If you are injured in an auto accident (auto to auto) or auto/truck accident, or in the many other ways one can be injured, such as in construction accidents, defective product accidents (the recent Toyota ignition switch defects come immediately to mind), there is much you should know about your case, the courts that may be involved, the evidence you will need and the lawyer you should hire.
If you are injured in the First Circuit Court Judicial District of Mississippi (encompassing the counties of Alcorn, Tishomingo, Itawamba, Prentiss, Lee, Pontotoc and Monroe, in which are located the county seats of Corinth, Iuka, Fulton, Booneville, Tupelo, Pontotoc and Aberdeen, respectively) the Judges in your district currently are Thomas J. Gardner, III, Paul S. Funderburk, Jim S. Pounds and James L. Roberts, Jr. Judge Gardner is from Tupelo, Judge Funderburk is also from Tupelo, Judge Pounds is from Tishomingo County and Judge Roberts is from Pontotoc.
Circuit Courts in Mississippi generally handle civil and criminal matters. A civil matter is one in which a person sues another for monetary damages (above $3,500.00–cases involving $3,500.00 or less are dealt with in Justice Court, a small claims court).
Also, Circuit Courts generally only handle felony criminal cases. A felony criminal case is one in which the minimum penalty is one year in the state pentitentiary at Parchman, MS. Circuit Courts also handle appeals from Justice Courts.
If you are injured in a car wreck in the counties listed above, for example, with a truck (like an 18 wheeler), your case, if it cannot be settled, will be filed in one of the Circuit Courts in the First District.
That is, if the owner of the truck or the 18-wheeler is a Mississippi resident or Mississippi company.
If the party at fault lives outside Mississippi or the company who owns the truck is an out-of-state company, you are likely to find yourself in Federal court, since out of state residents prefer Federal courts to state courts as they think the judges and juries will be prejudiced toward them.
But assuming your personal injury, by whatever means, (car wreck, truck wreck, explosion, road defect, highway construction zone accident, etc.) occurs in the First District and the defendant (the party at fault) is a Mississippi resident, your case would be filed in one of the Circuit Courts.
If your injury is serious (and this includes wrongful death cases), the most important thing you can first do is hire a qualified and experienced personal injury lawyer. An injury case is not so simple as “that person caused the accident, injured me (or killed my relative) and should pay.”
The first thing that must be determined is whether the at-fault party has liability insurance. In Mississippi everyone, including companies, is required to carry at least $25,000.00 in liability insurance. Of course, this minimum amount is not near enough to pay for a serious injury, with its attendant medical bills, lost time from work, pain and suffering and permanent injury, in many cases.
While the at-fault party is required to disclose that he/she/the company has insurance, it is not required to tell you HOW MUCH insurance it has. You, and your attorney, will not likely be dealing with the at-fault party, but with the at-fault party’s insurance company.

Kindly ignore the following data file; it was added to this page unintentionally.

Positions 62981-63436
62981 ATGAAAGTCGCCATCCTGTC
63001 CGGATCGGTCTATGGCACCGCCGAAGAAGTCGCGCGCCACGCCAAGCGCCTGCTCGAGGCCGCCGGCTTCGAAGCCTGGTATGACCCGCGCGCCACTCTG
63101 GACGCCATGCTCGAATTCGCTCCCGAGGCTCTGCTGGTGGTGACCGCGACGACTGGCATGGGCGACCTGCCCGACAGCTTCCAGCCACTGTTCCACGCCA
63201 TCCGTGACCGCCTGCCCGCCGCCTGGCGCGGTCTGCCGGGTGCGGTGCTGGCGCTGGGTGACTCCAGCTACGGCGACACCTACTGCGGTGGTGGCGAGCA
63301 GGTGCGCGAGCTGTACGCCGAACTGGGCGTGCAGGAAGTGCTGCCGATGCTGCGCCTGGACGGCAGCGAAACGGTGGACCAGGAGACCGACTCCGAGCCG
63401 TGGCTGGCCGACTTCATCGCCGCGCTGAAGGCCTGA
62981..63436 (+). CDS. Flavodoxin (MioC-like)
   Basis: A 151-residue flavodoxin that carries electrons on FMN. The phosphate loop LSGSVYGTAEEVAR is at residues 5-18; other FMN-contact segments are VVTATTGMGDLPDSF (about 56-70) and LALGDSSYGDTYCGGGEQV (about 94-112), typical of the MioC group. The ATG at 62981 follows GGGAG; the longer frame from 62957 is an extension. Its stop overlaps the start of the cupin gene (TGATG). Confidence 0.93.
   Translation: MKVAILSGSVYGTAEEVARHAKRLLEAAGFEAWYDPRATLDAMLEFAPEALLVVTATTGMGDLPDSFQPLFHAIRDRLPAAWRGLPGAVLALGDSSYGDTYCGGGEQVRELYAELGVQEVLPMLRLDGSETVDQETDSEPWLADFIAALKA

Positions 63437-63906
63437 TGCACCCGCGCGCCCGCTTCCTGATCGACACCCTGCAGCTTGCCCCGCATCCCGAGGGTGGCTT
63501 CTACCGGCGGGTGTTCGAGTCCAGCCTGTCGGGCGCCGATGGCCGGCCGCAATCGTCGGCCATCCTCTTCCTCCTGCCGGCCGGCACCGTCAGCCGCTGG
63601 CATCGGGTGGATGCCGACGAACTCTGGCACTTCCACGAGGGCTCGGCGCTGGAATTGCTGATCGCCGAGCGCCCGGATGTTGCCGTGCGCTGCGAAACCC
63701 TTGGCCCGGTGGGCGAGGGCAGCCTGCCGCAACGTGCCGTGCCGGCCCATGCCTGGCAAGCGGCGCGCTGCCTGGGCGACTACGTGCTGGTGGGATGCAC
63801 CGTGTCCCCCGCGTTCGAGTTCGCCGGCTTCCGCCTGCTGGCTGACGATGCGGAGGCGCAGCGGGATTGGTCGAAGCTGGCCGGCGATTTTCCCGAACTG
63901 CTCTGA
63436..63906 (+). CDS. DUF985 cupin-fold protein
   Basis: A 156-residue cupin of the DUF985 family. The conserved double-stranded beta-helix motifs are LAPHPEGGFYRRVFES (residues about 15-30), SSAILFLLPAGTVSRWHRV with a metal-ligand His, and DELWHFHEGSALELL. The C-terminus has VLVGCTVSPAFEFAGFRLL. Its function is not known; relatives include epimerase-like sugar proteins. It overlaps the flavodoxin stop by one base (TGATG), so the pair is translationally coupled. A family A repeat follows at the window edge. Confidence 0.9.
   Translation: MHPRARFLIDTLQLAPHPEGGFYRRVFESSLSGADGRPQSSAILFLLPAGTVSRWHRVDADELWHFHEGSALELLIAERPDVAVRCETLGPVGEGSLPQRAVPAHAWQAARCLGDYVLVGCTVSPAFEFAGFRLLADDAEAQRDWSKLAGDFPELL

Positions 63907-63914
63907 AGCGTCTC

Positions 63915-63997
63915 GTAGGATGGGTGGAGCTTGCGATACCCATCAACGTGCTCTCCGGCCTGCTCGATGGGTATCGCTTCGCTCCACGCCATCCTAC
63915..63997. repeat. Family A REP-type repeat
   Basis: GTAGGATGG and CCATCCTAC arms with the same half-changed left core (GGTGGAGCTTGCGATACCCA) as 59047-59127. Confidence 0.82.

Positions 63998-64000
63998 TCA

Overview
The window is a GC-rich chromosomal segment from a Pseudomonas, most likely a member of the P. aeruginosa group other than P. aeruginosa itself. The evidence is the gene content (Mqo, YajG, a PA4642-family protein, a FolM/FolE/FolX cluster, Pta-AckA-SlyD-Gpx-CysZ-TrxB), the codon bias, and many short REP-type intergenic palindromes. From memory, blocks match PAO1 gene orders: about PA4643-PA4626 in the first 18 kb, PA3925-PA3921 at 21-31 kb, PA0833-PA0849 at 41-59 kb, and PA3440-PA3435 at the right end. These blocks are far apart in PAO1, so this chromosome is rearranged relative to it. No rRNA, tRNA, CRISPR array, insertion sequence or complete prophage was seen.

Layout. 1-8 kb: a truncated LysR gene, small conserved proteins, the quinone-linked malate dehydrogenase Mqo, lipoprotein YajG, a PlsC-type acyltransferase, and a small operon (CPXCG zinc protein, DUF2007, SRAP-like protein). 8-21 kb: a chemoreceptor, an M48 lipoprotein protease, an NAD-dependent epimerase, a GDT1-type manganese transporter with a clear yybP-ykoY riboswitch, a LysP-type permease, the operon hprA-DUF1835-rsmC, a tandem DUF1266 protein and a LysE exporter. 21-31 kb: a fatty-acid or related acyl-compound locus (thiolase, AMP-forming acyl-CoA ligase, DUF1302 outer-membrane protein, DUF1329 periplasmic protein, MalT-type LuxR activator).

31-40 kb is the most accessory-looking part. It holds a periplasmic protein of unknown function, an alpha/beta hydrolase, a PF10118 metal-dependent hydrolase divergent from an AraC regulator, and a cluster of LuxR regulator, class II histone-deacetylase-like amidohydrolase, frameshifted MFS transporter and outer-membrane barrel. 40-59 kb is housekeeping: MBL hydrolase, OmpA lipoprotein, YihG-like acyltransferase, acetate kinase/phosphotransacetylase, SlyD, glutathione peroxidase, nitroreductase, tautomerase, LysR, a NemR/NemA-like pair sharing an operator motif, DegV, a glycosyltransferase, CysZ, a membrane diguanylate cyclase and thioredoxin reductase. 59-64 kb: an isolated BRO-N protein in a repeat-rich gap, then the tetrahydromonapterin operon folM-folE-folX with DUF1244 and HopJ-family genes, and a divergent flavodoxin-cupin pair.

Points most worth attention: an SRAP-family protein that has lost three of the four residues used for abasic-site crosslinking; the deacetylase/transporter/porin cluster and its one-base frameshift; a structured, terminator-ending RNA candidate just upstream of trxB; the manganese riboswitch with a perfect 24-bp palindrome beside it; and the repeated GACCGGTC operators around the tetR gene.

Sometimes it is relatively easy to determine how much insurance is available, and that is when your injury is serious enough the insurance company, on determining its insured was at fault after its investigation, offers the insurance coverage it has.
Often that will be an immediate offer of $25,000.00 or whatever the at-fault party carried in insurance if it is insufficient to cover your injury, medical bills, pain and suffering, permanent injury, etc. If this happens, your attorney should confirm the amount of insurance available by demanding a certified copy of the at-fault party’s insurance policy.
But what if, in the case above, the at-fault party’s insurance simply is not enough? If it’s an individual who is at fault, it is not likely that you can get more (unless they happen to have un-homesteaded land or plenty of cash in the bank or other assets, which will quickly be withdrawn or put in someone else’s name).
An individual faced with a significant (meaning big $$) liability for causing an accident can simply go hire a lawyer to file bankruptcy for them and you’ll not collect any more than their insurance anyway.
However, if the at-fault party does have sufficient insurance to cover your injury, then the case begins. Insurance companies are not in the business of paying out money, they are in the business of taking in money by collecting premiums.
So, if you have a very serious injury and a lot of insurance coverage held by the at-fault party, the insurance company will begin looking for ways to limit what you can get. They will first do everything they can to find you at fault, or at least partially at fault.
This ranges from everything from checking your driving history, whether you were texting or using your cellphone at the time of the accident to whether you had anything to drink or taken any drugs (even prescription) before the accident.
They may hire an accident reconstructionist to reconstruct the accident and even develop a cartoon-like depiction of the accident by using computer graphics.